“Our authority ends at the county line, but the pandemic doesn’t respect county lines,” Edwards said. “Those incremental strategies trickle throughout the entire bureaucracy. It hinders the impact of local action.”

By late Sunday, Georgia had 620 known cases. Two more people died that afternoon, bringing the total to 25.

Early Monday, Atlanta Mayor Keisha Lance Bottoms told city councilmembers that she was ready to issue a shelter-in-place order for the state’s largest city. But Kemp asked her to wait until his news conference — an indication, to many, that more sweeping statewide action was forthcoming.

However, Kemp, speaking remotely, ordered only “medically fragile” people to shelter in place. He restricted public gatherings to 10 people. And while he closed bars and nightclubs, he allowed restaurants to stay open if they served take out or delivery.

Kemp told reporters these were “several targeted measures,” and later explained that he was not ruling out broader action.

So Bottoms, along with other local leaders, moved forward with shelter-in-place orders. Others followed the governor’s lead, leaving different Georgians with conflicting information about the overall response.

Georgia state Sen. Jen Jordan, a Democrat representing a portion of Atlanta’s northwestern suburbs, is puzzled at why there’s still no statewide lockdown.

In a couple of weeks, Jordan will have to vote once again to extend Kemp’s authority. She still wonders why Kemp hasn’t used those powers fully yet, and if he will before it’s too late.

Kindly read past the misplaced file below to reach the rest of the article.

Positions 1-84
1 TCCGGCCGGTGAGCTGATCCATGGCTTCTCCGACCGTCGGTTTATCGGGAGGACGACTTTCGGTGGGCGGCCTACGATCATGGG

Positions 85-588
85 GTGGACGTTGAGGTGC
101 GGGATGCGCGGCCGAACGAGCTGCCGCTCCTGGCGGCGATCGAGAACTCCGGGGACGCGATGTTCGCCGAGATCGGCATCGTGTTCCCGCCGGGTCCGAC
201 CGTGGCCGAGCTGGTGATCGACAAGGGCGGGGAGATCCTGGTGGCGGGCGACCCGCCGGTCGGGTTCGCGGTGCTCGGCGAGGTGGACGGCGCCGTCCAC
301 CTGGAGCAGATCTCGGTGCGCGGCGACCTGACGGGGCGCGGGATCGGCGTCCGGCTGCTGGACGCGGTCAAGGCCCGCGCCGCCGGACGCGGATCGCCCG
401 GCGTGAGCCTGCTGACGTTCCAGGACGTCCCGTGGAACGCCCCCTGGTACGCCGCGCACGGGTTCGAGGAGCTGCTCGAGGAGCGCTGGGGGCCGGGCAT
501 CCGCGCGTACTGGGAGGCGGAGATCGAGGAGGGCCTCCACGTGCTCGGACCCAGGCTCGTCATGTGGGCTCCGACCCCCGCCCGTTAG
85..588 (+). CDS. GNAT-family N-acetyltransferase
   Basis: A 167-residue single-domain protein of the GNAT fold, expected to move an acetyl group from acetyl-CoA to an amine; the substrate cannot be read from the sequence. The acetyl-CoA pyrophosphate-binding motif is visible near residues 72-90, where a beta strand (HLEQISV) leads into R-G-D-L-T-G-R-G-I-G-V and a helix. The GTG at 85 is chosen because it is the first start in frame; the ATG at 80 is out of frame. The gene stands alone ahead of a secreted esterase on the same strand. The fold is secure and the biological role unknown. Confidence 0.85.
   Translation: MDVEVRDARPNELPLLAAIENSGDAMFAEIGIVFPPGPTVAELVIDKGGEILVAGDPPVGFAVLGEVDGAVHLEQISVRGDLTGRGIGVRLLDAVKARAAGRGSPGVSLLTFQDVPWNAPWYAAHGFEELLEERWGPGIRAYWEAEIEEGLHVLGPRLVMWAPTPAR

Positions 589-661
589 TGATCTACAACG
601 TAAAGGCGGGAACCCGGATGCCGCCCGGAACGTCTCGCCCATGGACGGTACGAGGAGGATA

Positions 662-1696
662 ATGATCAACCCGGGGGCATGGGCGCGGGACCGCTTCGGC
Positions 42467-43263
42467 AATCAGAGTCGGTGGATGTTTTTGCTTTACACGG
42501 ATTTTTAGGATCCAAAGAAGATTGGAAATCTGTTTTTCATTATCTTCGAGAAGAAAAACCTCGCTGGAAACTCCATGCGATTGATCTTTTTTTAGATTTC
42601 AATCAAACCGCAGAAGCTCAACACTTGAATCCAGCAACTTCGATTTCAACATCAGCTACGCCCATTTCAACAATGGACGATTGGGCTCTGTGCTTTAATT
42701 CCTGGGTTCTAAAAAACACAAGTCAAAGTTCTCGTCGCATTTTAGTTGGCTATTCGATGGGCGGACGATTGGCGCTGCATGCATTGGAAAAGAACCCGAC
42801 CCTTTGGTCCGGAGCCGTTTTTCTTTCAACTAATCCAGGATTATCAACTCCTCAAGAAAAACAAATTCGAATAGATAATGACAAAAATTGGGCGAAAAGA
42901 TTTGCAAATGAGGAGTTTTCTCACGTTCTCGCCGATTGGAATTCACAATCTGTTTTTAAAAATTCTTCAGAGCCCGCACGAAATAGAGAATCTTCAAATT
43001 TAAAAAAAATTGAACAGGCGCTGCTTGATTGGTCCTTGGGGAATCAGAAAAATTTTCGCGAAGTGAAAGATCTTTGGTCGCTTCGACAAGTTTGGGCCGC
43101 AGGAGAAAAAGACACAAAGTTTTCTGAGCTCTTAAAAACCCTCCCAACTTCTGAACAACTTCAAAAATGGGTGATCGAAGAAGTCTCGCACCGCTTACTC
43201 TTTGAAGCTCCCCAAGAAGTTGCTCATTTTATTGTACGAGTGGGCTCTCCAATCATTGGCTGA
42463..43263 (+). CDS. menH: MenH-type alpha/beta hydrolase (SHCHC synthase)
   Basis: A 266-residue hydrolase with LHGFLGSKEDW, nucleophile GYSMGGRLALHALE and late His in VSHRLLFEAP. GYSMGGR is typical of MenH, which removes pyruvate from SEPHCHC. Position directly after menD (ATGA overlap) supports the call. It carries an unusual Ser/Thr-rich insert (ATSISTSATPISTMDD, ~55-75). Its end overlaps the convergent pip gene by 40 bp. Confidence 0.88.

“We gave the governor special powers to take a statewide approach,” Jordan said. “We had a real opportunity to stop the exponential growth. That inconsistency is really bad. Our local officials are flying blind.”

As of Thursday afternoon, Georgia had 1,525 known cases. Nearly a third were hospitalized. Forty-eight residents — from a hospital worker to a court clerk — have died.

“I wish we could open today,” Kemp told the CBS Atlanta affiliate on March 25. “But whether it’s Easter or whether it’s a week after that, we got to get this economy back roaring like it was before this happened and I believe it’s going to happen.”

Dr. Heval Kelli, a Kurdish refugee and cardiology fellow in Atlanta, who was exposed to COVID-19 and is awaiting test results, thinks Kemp needs to take immediate action. If not, Kelli fears that Georgia’s rising caseload will spike beyond control.

“The world is watching our mistakes and learning from it,” Kelli said. “We need to shut down the state. We are about to be New York in a few weeks if we don’t take it seriously. Look at the numbers, they don’t lie.”